You need to select fruit that is freeze dried, not just dried. Even dried fruit still has some moisture in it. You need fruit that will turn to a powder in a food processor in moments. One of the best sources for this is Trader Joe’s. Their prices are cheapest I have found and they have several fruits: mango, blueberry, grape, strawberry, and raspberry.

Homemade Fruit Sugar
 

Ingredients
  • ½ oz freeze dried fruit (strawberry, blueberry, mango, raspberry, etc.)
  • 1 cup granulated sugar

Instructions
  1. Measure out your freeze dried fruit.
  2. Throw into a food processor. Process until fruit is powder.
  3. Add the sugar. Process for about 30 seconds to combine.
  4. Pour into a dry container that you can seal up. A 8oz or half pint Ball jar is my top choice.

 

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There is nothing like a good roast for Christmas. It’s the perfect time of year to heat the house up with delicious smelling food. Problem is some roasts aren’t cheap. As much as I would love to always cook a standing rib roast, I can’t break the bank for one meal. If you find yourself in the same boat, what other options are out there. A whole beef tenderloin is a option, it’s usually on sale this time of year. But what is even cheaper is a pork tenderloin. You should be able to find one for under $4 a pound! And unlike other chunks of meat like the rib roast or a ham, pork tenderloin cook in no time, so they are a good choice if you don’t want to spend too much of your day in the kitchen.

There are many different ways to flavor a pork tenderloin. If I am doing one for Christmas, I am going to look for ingredients that are available this time of year or at least make me think of Christmas:

1. Ginger is associated with the holiday season, despite not really being a seasonal ingredient. It’s on sale in stores and you just might have some on hand if you made some gingerbread cookies. I incorporate it in the marinade and the glaze.

2. Meyer Lemons are in season now. These lemons are sweeter than your average lemon and that pack an amazing taste, perfect for a marinade – just the juice and the zest.

3. Fresh Sage & Rosemary are the only two herbs still standing in my herb garden, everything else has pretty much died or gone dormant. These two will taste and look nice on the outside of the pork.

Christmas Roast Pork Tenderloin w/Honey-Herb Glaze
 

Ingredients
  • 1 to 1½ pound pork tenderloin, excess fat and silver skin removed
For the marinade
  • ¼ cup vegetable (or chicken stock)
  • ¼ cup apple cider vinegar (or any kind you like)
  • 1 tablespoon freshly squeezed Meyer lemon juice
  • 1 teaspoon ground ginger
For the glaze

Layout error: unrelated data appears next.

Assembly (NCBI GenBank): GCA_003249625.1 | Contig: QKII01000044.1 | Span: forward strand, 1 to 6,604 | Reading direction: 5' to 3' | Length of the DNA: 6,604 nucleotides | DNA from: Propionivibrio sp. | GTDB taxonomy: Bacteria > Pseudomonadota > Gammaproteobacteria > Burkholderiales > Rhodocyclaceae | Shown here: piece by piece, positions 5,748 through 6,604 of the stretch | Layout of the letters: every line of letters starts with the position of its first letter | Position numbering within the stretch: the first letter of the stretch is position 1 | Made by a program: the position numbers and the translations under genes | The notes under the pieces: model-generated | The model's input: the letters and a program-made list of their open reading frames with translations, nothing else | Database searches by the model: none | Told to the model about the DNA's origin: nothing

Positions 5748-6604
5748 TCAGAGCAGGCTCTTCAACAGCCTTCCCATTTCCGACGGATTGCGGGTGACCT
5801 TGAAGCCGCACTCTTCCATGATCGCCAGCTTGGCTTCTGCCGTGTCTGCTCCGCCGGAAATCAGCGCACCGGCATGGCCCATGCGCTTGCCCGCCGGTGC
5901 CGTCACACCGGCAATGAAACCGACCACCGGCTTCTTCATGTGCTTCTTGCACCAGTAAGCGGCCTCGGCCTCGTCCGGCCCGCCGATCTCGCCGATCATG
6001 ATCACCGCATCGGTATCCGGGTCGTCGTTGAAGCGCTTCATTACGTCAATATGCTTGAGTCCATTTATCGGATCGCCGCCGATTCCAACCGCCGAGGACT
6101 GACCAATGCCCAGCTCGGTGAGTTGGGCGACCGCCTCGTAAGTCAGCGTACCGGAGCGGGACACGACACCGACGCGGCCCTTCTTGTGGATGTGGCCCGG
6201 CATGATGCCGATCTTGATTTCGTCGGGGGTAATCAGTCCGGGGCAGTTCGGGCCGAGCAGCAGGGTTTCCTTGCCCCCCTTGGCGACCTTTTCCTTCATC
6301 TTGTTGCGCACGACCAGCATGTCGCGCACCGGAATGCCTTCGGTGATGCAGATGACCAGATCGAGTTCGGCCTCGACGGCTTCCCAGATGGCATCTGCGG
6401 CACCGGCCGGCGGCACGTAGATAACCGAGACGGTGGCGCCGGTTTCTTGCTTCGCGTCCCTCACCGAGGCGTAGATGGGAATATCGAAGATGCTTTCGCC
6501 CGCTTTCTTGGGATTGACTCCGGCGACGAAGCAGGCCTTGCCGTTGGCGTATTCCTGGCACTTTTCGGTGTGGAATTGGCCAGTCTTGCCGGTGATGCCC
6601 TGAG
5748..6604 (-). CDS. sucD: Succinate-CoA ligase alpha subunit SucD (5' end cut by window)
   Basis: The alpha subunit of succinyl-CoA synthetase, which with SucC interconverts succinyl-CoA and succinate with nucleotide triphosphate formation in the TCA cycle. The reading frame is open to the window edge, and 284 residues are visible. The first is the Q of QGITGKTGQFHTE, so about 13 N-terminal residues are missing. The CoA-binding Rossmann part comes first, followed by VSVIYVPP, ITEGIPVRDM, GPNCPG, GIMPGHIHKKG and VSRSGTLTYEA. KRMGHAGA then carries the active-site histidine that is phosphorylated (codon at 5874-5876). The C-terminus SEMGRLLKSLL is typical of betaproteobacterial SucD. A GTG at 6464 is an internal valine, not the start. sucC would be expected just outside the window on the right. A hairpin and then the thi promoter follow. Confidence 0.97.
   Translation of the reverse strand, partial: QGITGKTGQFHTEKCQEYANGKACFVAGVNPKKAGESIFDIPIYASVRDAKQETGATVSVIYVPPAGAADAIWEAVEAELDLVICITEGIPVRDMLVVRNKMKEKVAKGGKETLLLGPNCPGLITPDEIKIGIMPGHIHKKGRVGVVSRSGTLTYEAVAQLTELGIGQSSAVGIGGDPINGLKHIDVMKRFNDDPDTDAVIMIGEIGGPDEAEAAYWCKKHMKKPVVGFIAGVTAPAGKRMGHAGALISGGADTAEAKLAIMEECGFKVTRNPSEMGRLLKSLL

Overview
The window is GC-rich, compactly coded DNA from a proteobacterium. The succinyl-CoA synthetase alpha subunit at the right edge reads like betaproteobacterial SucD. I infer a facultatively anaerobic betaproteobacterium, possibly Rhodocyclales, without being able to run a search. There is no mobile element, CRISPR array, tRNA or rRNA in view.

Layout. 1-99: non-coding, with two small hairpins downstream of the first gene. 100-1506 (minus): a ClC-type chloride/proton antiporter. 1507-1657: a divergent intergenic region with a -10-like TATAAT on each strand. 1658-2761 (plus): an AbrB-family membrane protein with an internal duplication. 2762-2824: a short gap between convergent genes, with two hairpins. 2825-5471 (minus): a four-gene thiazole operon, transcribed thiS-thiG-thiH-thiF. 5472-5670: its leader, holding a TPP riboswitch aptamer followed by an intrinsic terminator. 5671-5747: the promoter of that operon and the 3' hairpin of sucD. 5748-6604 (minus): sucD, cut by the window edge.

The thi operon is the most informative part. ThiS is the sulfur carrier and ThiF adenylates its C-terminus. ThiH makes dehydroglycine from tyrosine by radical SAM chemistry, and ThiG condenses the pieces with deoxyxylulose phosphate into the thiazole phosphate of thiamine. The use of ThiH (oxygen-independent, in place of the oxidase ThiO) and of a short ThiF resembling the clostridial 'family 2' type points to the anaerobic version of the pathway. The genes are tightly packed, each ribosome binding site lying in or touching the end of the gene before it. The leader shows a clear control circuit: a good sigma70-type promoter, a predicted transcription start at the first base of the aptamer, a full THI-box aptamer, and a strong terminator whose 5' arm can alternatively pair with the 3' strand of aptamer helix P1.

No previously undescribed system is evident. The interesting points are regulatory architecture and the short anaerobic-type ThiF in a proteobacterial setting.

• ½ cup wildflower honey
  • 1½ teaspoons kosher salt
  • 1 teaspoon ground ginger

Instructions
  1. Combine all the marinade ingredients in a mixing bowl. Mix thoroughly to combine.
  2. Place the pork tenderloin in a gallon sized plastic bag and pour in the marinade. Place in the bottom of your fridge in a vessel of your choice in case of leaks. Marinade for 8 hours or overnight.
  3. Preheat your oven to 350 degrees.
  4. Place the pork on a sheet pan lined with parchment paper.
  5. Insert a probe thermometer into the center of the fattest part of the meat.
  6. Place in the oven and roast until the internal temperature hits 135 degrees.
  7. Remove from the oven. Turn the oven up to 450 degrees.
  8. Apply the glaze (combo of honey, salt, and ground ginger)
  9. Roast until the internal temperature hits 155 degrees.
  10. Remove from oven and allow 5-10 minutes to rest before carving. I like thin slices cut on the bias.

 

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Saturday, December 1st, 2012

Guy’s Big Bite | 7:30am | Holiday on Its Head
Guy makes Acorn squash soup topped with yogurt, served with pistachio-Parmesan crostini and ginger snap ice cream sandwiches

The Best Thing I Ever Made | 8:00am | Rockin’ Roasts
Food Network personalities make their favorite roasts: Ted Allen’s Crisp-Tender Roast Duck with Cherry-Rosemary Sauce, Andrew Zimmern’s Pan Roasted Veal Shanks with Calvados, Apples and Cider Vinegar, the Deen’s Foolproof Standing Rib Roast with Pan Sauce, Scott Conant’s Moist Roasted Whole Red Snapper with Tomatoes, Basil and Oregano.

Paula’s Home Cooking | 9:00am | Holiday Cocktail Party
Recipes includes: creme de menthe, Italian chicken sticks, cheese-stuffed mushrooms

Paula’s Best Dishes | 9:30am | A Very Chatty Christmas
A Brand New episode featuring beef tenderloin stuffed with crawfish, bacon and mushrooms, eggplant rich dressing and fruitcake breading pudding with whiskey sauce. (Also airing Monday, December 3rd @ 5pm)

The Pioneer Woman | 10:30am | Christmas